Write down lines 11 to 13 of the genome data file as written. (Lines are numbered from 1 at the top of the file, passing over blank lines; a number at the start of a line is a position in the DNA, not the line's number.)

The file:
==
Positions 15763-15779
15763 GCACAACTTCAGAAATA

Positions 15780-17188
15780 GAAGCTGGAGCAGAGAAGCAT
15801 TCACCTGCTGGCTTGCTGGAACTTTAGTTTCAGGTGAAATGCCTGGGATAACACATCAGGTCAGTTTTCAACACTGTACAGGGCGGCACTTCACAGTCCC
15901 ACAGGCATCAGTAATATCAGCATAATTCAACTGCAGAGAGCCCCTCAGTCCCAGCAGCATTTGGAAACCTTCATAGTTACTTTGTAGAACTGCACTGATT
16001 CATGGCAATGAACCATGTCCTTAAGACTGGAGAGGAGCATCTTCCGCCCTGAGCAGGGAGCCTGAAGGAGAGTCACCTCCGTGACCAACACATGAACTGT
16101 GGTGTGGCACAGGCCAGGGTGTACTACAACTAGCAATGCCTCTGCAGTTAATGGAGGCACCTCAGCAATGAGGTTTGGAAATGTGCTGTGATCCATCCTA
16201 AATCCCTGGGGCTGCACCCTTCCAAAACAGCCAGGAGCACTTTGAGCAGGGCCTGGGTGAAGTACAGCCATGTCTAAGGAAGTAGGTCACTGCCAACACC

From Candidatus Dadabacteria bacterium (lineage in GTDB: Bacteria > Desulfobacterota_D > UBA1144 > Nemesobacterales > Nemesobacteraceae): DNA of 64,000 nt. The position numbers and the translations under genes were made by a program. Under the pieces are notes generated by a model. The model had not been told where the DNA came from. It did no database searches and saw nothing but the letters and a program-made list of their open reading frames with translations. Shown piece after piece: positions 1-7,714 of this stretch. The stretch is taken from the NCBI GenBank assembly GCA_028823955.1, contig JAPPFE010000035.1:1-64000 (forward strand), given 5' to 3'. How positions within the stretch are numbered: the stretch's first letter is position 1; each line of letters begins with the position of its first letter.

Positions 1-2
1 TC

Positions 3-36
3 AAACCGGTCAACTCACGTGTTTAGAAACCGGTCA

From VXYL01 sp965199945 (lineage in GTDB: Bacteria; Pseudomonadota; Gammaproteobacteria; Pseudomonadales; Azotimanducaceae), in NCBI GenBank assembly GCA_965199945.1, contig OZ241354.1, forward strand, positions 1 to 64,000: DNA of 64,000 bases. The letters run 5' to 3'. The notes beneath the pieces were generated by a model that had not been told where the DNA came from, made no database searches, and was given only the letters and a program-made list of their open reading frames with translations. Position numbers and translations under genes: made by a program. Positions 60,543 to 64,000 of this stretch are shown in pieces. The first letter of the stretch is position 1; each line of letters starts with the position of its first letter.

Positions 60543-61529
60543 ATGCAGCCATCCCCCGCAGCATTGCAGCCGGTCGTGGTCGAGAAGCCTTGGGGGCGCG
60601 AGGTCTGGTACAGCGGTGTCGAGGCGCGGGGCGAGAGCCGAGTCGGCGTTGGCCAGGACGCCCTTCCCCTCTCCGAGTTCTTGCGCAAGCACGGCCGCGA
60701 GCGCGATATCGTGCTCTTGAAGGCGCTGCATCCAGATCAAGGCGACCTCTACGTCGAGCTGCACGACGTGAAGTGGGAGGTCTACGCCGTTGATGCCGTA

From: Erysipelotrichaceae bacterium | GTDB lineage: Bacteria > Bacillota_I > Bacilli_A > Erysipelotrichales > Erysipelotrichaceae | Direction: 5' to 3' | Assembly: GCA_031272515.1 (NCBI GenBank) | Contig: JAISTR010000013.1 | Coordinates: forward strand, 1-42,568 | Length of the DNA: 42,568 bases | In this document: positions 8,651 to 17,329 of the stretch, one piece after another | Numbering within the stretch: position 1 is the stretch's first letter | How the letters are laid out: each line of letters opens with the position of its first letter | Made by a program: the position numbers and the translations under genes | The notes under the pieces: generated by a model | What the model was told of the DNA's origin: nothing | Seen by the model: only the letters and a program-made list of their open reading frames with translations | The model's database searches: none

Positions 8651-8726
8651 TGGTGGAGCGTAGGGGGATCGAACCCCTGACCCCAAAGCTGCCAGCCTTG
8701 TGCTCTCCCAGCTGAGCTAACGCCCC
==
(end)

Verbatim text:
Positions 1-2
1 TC

Positions 3-36